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      Download the Game Design and Indie Game Marketing Freebook   07/19/17

      GameDev.net and CRC Press have teamed up to bring a free ebook of content curated from top titles published by CRC Press. The freebook, Practices of Game Design & Indie Game Marketing, includes chapters from The Art of Game Design: A Book of Lenses, A Practical Guide to Indie Game Marketing, and An Architectural Approach to Level Design. The GameDev.net FreeBook is relevant to game designers, developers, and those interested in learning more about the challenges in game development. We know game development can be a tough discipline and business, so we picked several chapters from CRC Press titles that we thought would be of interest to you, the GameDev.net audience, in your journey to design, develop, and market your next game. The free ebook is available through CRC Press by clicking here. The Curated Books The Art of Game Design: A Book of Lenses, Second Edition, by Jesse Schell Presents 100+ sets of questions, or different lenses, for viewing a game’s design, encompassing diverse fields such as psychology, architecture, music, film, software engineering, theme park design, mathematics, anthropology, and more. Written by one of the world's top game designers, this book describes the deepest and most fundamental principles of game design, demonstrating how tactics used in board, card, and athletic games also work in video games. It provides practical instruction on creating world-class games that will be played again and again. View it here. A Practical Guide to Indie Game Marketing, by Joel Dreskin Marketing is an essential but too frequently overlooked or minimized component of the release plan for indie games. A Practical Guide to Indie Game Marketing provides you with the tools needed to build visibility and sell your indie games. With special focus on those developers with small budgets and limited staff and resources, this book is packed with tangible recommendations and techniques that you can put to use immediately. As a seasoned professional of the indie game arena, author Joel Dreskin gives you insight into practical, real-world experiences of marketing numerous successful games and also provides stories of the failures. View it here. An Architectural Approach to Level Design This is one of the first books to integrate architectural and spatial design theory with the field of level design. The book presents architectural techniques and theories for level designers to use in their own work. It connects architecture and level design in different ways that address the practical elements of how designers construct space and the experiential elements of how and why humans interact with this space. Throughout the text, readers learn skills for spatial layout, evoking emotion through gamespaces, and creating better levels through architectural theory. View it here. Learn more and download the ebook by clicking here. Did you know? GameDev.net and CRC Press also recently teamed up to bring GDNet+ Members up to a 20% discount on all CRC Press books. Learn more about this and other benefits here.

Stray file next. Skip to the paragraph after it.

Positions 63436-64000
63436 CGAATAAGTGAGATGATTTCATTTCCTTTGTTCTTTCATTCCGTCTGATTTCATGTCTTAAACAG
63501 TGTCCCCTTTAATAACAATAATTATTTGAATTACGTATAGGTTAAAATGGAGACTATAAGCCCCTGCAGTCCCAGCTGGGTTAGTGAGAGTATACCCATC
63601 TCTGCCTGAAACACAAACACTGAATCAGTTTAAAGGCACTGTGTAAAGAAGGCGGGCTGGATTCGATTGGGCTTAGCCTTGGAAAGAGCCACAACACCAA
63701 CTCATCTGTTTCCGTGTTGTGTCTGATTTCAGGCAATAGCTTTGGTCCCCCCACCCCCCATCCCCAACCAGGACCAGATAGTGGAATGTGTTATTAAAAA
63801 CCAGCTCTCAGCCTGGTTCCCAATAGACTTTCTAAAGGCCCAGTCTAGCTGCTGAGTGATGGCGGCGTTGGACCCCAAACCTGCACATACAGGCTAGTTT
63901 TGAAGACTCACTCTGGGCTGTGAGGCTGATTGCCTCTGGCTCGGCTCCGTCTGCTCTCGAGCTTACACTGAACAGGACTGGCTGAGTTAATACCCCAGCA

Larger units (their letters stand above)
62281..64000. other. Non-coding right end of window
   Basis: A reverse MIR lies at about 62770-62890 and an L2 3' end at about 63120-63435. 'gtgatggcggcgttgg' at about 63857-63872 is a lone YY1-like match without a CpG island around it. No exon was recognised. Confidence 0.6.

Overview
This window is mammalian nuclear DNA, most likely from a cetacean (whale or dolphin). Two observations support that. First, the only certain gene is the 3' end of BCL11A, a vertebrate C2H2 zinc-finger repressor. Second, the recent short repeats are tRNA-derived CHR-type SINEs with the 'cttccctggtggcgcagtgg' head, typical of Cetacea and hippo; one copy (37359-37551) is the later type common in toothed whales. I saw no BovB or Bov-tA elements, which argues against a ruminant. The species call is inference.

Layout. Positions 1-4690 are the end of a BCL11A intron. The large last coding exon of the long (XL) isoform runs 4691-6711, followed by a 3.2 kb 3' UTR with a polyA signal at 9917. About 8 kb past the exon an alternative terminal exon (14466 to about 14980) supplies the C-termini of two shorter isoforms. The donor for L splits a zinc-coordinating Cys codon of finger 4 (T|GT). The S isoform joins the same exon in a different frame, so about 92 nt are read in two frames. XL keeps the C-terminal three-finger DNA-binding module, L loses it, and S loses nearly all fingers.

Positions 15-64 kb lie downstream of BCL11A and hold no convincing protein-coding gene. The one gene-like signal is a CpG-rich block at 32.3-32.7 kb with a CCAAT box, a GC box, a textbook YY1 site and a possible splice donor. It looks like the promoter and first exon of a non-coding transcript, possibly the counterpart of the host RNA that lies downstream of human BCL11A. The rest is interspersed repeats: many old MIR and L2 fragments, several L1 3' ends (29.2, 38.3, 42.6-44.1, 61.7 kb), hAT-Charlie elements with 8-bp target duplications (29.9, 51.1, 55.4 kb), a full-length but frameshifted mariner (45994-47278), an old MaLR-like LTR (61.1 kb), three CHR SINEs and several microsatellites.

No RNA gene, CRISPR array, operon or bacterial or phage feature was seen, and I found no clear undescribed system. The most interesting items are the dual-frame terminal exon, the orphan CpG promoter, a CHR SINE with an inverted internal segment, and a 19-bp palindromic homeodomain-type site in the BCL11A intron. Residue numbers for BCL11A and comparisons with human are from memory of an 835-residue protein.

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  1. I will take the time to read me into SlimDX. It is difficult for me as I was just learning Direct X from that book I mentioned in the first post ( "Learn VB .NET through Game Programming" from Matt Tagliaferri ). Maybe I should first learn everything from that book to get used to the concept of working with game-developing. By the time I learned all of this, the retail-version of Windows 8 is about to get released. Until then I will use Windows XP with the older .NET versions. I think after that I will understand more of DirectX, and then the transition to SlimDX is probably better to understand for me. Not sure if this is really the right way to go but I do not see another way.
  2. Thanks for both of your replies. So if I summarize the answers it means that the only way to go is to use SlimDX. I have never worked with SlimDX. I understand it is an open-source version of the DirecX libraries, made by other people than Microsoft, right? Does that mean that the programs I mentioned in my first post could run well by just adding the SlimDX libraries, or does it use a different syntax?
  3. Since a month I am learning to write games, using the book "Learn VB .NET through Game Programming" from Matt Tagliaferri. The examples also include working with DirectX and those work fine in Windows XP. I have the try-out version of Windows 8, and I installed Visual Basic 2010 Express, with the intention to see if I can run the same examples from Windows XP. Sofar it is not working, simply because I cannot get the older .NET-versions installed which the book uses. I need the .NET versions 3.0 and 3.5 but Windows 8 simply refuses to install it. When I try to run the DirectX - examples on .NET 4.0 I get the following error: [quote]A first chance exception of type 'Microsoft.DirectX.DirectDraw.UnsupportedException' occured in Microsoft.DirectX.DirectDraw.dll[/quote] ... which says me you really need the older .NET version as some functions are not supported anymore with .NET 4.0 The error was on the following line: [quote]Fdraw.SetDisplayMode ( WID, HGT, 16. 0, False )[/quote] Can somebody help me out? Thank you.[img]http://public.gamedev.net//public/style_emoticons/default/smile.png[/img]